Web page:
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Hi.

What is the best Kindle reader for an elderly person? The main purpose is for it to be the least complicated device possible, with light and good zoom. No extra features are necessary and the simplicity is the main goal here. Let's say that thew price doesn't really matter here, as I will happily pay for it. Simplicity, good light and easy to use zooming - thank you!
 

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The simplest is the basic kindle, but that requires the user to touch the screen to turn the page. AND, any stray touch will also turn the page.

The Oasis is the most expensive but has two advantages for the elderly:

1. It has actual buttons to turn the pages. You do have to manipulate the touch screen to select books and such, but for actual reading all she needs to remember is press the button. There are two -- forward and back -- you just set them the way it works best for her and she should be able to go on just fine.

2. It has a slightly larger screen, so if you have to set the font size to be a bit larger, you will get a little more text on the page.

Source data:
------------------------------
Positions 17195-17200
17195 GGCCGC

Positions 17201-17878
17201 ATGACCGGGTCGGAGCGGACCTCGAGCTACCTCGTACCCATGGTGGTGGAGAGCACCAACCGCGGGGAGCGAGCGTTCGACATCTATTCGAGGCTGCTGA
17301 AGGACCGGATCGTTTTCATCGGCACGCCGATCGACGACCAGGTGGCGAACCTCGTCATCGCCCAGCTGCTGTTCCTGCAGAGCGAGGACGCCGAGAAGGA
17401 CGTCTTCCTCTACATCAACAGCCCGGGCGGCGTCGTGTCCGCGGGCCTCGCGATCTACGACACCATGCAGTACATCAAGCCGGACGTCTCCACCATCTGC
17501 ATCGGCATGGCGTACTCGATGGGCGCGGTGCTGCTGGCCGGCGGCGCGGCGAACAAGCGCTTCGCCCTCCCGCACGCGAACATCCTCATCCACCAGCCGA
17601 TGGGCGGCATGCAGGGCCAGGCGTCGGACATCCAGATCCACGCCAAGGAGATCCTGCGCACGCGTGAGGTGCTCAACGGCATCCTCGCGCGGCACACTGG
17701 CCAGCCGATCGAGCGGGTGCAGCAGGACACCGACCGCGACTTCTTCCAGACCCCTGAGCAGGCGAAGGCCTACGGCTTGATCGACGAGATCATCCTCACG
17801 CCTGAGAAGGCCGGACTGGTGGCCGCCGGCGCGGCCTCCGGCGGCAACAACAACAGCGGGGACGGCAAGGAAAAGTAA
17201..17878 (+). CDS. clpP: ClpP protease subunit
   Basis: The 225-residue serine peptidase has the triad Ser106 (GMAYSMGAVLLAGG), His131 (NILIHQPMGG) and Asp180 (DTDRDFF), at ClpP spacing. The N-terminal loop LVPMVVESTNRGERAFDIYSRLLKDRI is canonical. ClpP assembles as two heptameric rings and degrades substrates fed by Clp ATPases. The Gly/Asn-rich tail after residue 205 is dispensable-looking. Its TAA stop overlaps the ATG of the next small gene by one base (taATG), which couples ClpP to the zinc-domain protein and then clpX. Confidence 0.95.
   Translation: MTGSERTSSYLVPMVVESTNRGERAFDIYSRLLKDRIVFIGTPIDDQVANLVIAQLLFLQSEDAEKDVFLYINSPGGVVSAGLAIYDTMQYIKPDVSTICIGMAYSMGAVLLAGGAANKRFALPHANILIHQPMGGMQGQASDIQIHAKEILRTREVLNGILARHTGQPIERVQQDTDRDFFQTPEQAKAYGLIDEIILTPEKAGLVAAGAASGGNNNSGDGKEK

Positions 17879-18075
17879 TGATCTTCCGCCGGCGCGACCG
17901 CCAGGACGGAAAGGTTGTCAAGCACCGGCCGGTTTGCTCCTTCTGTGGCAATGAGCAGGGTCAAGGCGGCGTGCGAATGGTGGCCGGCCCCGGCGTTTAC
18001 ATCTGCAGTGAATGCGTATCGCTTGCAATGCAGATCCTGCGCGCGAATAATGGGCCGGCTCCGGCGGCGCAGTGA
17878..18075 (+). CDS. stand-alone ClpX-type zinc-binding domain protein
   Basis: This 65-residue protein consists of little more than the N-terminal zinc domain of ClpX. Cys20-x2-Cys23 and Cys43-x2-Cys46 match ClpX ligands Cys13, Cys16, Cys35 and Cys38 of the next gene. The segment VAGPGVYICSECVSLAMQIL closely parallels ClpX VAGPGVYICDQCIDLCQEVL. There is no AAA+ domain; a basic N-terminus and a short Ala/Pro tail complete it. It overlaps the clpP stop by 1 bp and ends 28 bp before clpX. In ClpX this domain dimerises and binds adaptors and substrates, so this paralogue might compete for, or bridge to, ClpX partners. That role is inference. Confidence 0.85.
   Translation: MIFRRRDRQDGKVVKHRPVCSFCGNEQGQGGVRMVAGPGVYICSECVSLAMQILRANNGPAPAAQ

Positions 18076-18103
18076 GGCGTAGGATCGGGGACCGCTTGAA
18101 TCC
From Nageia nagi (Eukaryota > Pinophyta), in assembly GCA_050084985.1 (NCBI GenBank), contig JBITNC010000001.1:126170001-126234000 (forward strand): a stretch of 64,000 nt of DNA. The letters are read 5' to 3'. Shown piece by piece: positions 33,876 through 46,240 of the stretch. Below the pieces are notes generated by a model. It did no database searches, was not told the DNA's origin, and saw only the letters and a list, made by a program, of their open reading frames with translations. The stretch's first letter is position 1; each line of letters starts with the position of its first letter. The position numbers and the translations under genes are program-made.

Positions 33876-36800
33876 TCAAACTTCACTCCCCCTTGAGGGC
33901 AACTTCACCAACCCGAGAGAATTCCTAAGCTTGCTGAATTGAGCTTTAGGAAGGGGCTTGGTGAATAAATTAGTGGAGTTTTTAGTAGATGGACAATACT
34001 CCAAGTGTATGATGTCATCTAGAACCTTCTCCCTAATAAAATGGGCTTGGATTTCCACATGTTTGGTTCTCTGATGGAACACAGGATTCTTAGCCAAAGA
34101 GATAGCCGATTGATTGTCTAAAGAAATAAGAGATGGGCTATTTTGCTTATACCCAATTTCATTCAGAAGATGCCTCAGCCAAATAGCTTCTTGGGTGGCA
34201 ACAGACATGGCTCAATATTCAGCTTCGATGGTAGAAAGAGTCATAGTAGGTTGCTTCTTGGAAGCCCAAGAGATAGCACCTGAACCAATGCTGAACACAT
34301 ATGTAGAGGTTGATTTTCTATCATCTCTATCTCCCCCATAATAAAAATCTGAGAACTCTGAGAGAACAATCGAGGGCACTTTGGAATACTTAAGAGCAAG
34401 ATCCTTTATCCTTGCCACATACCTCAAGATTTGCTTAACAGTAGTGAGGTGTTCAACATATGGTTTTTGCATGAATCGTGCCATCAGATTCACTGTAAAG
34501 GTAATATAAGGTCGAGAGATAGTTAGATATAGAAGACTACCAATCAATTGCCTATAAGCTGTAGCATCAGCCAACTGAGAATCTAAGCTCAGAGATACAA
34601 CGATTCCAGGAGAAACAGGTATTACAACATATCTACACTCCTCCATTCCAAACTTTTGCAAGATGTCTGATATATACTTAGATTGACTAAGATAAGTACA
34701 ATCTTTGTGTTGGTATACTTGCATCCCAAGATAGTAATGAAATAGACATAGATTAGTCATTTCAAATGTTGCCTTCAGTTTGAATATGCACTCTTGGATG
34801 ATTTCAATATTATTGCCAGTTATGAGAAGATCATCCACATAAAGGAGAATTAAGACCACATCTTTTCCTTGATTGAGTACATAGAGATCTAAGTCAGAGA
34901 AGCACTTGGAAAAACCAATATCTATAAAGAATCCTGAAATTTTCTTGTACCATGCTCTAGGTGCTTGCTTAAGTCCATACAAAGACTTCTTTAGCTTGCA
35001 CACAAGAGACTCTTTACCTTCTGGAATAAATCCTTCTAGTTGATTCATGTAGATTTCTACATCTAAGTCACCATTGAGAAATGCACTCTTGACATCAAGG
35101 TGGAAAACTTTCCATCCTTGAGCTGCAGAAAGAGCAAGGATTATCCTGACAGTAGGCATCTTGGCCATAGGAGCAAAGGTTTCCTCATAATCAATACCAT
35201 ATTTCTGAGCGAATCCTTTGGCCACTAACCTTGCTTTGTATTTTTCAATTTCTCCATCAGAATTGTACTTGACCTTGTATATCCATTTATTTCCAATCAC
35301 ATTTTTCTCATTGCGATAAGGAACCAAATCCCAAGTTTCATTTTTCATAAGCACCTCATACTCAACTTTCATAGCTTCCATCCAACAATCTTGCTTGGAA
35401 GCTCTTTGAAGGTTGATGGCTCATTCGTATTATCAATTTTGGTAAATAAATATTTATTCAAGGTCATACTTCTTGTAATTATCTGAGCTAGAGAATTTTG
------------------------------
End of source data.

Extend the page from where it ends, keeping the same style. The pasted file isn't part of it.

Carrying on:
Note that books that work on kindle don't have 'zoom' per se -- not like you do with a PDF on a tablet or something. The base format is .mobi and there are a LOT of books available via Amazon, Project Gutenberg, libraries. They're re-flowable text so you set the print to the size/style you prefer -- including some adjustment for margins and line spacing -- and then you don't have to make any adjustments as you're reading a text-only book. Once those things are set, as I say, she shouldn't have to mess with them.

Hope this helps! I suggest you check out the models on Amazon -- you should be able to scroll down to the page which compares all three -- and then come back and ask if you have any questions. If you've not used a kindle yourself, there's a slight learning curve, but they really are designed to be used pretty quickly out of the box. There's no need, even, for the user to have an actual computer, though it really helps if there is a WiFi network available. If not, I think there are models available with a built in cellular connection.
 

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Another advantage of the Oasis is the higher resolution, which my old eyes find easier.
I like the larger screen (an inch makes a lot of difference, somehow) compared to the Paperwhite I also have (it's what I carry around)

There are also more lights, and a "warm light" option -- slightly off-white rather than just brighter-whiter.

If there's an Amazon store near you, maybe you can go see them in person.
Maybe even a Best Buy will have some you can look at.